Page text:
Nitte Meenakshi Institute of Technology (NMIT) is an autonomous institution affiliated to the Visvesvaraya Technological University (VTU), with the approval of UGC and accredited by National Board of Accreditation (NBA) under Tier-1 scheme and National Assessment and Accreditation Council (NAAC-UGC). A unit of Nitte Education Trust, Mangalore, it is the youngest engineering college in India to be conferred the autonomous status by UGC/Government of Karnataka in 2007. It is the only unaided private engineering college in Karnataka, selected by the government of India for World Bank funding under TEQIP Phase II- Subcomponent 1.1 in the year 2011.
Dr N R Shetty, advisor and director, NMIT and president, Indian Society for Technical Education, New Delhi, is the guiding spirit in the continuous success of the institution. He speaks to City Express about the institute in particular and the education scenario of the country in general.
Being a renowned educationist, what are the qualities of Nitte that you are profoundly impressed with?
Nitte is built in such a way where profit is not the motive. We believe in wholesome education and quality is paramount. Therefore, a lot of focus is on encouraging faculty to undertake research. NMIT represents the very best of what an institute can be — a diverse community of talented people who enrich our society through education, research and service. NMIT’s students come from every walk of life and share a commitment to excellence. Our world-class faculty includes many who are the top scholars in their fields.
We have 48 PhDs among our staff and 60 working for PhDs. So R&D activities are of utmost priority while also encouraging student development. Our talented staff provides the critical infrastructure without which we cannot fulfill our mission.
Tell us about the main areas where R&D is focused on.
The institution is involved in research and development in the cutting edge areas of engineering and science viz. image processing and computer vision, advanced manufacturing, VLSI & embedded systems, control systems, robotics and artificial intelligence, micro electronics, MEMS and nanotechnology. We also have collaborative projects with Indian Space Research Organisation (ISRO), Aeronautical Development Establishment (ADE), a laboratory Defence Research and Development Organisation (DRDO), Centre for Artificial Intelligence and Robotics (CAIR), also under DRDO, Naval Research Board (NRB),a research board of DRDO), National Science & Technology Entrepreneurship Development Board (NSTEDB), All India Council for Technical Education (AICTE), Visvesvaraya Technological University (VTU), Kritkal Solution- New Delhi, Fluidyn Software - Bangalore and Indian Council of Social Science Research (ICSSR).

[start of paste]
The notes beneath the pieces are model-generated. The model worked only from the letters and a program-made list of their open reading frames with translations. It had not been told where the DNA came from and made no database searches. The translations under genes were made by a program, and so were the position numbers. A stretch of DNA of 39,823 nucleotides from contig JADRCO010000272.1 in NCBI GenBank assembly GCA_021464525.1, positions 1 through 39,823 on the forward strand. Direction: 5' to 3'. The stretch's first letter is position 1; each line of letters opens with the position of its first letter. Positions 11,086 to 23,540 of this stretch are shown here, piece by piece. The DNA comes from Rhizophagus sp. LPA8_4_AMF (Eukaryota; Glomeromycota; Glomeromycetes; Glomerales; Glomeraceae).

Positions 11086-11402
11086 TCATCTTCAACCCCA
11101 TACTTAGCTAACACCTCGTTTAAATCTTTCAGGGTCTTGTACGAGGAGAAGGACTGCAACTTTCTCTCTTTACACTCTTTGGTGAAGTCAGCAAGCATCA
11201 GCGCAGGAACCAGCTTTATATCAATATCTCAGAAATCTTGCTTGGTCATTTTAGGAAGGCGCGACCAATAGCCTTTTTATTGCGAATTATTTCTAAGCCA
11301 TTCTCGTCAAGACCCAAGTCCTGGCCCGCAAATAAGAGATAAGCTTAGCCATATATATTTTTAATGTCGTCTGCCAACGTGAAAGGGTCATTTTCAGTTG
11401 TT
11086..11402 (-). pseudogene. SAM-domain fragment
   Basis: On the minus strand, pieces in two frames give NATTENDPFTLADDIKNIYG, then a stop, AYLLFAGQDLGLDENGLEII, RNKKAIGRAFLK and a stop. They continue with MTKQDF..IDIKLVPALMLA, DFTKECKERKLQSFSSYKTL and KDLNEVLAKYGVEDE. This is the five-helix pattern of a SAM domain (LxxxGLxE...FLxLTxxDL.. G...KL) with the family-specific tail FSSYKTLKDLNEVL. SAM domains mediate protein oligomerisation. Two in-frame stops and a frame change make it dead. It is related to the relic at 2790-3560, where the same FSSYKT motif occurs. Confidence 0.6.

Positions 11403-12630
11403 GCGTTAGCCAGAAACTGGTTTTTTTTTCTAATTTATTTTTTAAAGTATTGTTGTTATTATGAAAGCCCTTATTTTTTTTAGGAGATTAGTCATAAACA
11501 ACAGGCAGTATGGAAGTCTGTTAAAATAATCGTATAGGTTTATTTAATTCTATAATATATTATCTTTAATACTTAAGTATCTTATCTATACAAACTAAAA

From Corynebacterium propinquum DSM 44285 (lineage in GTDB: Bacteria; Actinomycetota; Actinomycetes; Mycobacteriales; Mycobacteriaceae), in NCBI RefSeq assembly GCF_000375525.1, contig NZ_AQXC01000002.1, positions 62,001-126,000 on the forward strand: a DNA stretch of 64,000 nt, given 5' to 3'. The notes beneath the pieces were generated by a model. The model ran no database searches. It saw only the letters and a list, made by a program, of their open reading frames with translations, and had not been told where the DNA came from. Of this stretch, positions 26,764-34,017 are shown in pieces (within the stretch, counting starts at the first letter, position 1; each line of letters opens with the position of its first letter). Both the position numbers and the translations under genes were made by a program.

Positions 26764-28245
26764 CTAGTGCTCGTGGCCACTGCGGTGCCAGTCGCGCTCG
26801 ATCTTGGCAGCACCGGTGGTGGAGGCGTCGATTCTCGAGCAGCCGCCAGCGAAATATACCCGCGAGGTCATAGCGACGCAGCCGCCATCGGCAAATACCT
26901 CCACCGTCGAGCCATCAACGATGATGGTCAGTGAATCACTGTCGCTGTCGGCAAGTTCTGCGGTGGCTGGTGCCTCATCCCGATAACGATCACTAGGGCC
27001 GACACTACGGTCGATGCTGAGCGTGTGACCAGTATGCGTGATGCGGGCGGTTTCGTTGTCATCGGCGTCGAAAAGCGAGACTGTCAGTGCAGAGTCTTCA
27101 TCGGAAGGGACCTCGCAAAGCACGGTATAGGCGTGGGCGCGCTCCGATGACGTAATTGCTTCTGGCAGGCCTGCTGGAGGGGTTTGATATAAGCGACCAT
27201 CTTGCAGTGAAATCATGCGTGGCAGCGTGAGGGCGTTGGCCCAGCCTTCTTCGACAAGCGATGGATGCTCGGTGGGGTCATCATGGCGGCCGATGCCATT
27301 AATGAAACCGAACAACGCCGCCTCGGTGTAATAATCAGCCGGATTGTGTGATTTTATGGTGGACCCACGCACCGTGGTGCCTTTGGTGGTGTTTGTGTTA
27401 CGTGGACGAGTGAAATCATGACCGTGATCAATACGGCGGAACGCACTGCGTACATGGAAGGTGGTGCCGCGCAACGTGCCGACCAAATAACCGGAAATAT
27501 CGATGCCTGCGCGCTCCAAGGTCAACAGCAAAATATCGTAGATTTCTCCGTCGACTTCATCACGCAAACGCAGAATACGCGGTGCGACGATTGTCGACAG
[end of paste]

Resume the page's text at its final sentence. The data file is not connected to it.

Speaking about the quality of our education system as well as the institutions in the country, how impressed are you?
In terms of quality, internationally, none of our institutions find a place even within the top 200 and these institutions include premier ones like IISc, IITs, etc. However, our higher education system, particularly technical education, has expanded to such an extent that even people from the lower middle-class can afford to get a degree in engineering. But the challenge is the amount spent on education. The government is also not spending enough to raise the quality.
But, looking at the student population, where the percentage of middle-class is predominant, in spite of all shortcomings, we are doing a fairly good job. We are the youngest country in the world and therefore, our young population is getting equipped with the type of background which is acceptable.
But do you agree to the perception that only a few percentage of students passing out from colleges are found to be employable by the industries?
I do not agree. It is just a perception. Industries want a prospective employee to be ready from day one itself, thus avoid the training period and the costs involved. Of course, shortage of funds to maintain certain quality of employable youth is definitely a fact. The government should change its policies from treating education as a charitable activity. It cannot be fixed in the bracket of charity.
How about the quality of faculty? Are you satisfied on that aspect?
Finding good faculty is indeed a major challenge. In the West, the brightest minds opt for teaching. Here, few years ago, it was like that, but not now. Although, in the last few years, salaries have gone high and there are so many advantages given to teachers in the last 5-10 years, but still the message has not percolated down to everybody.
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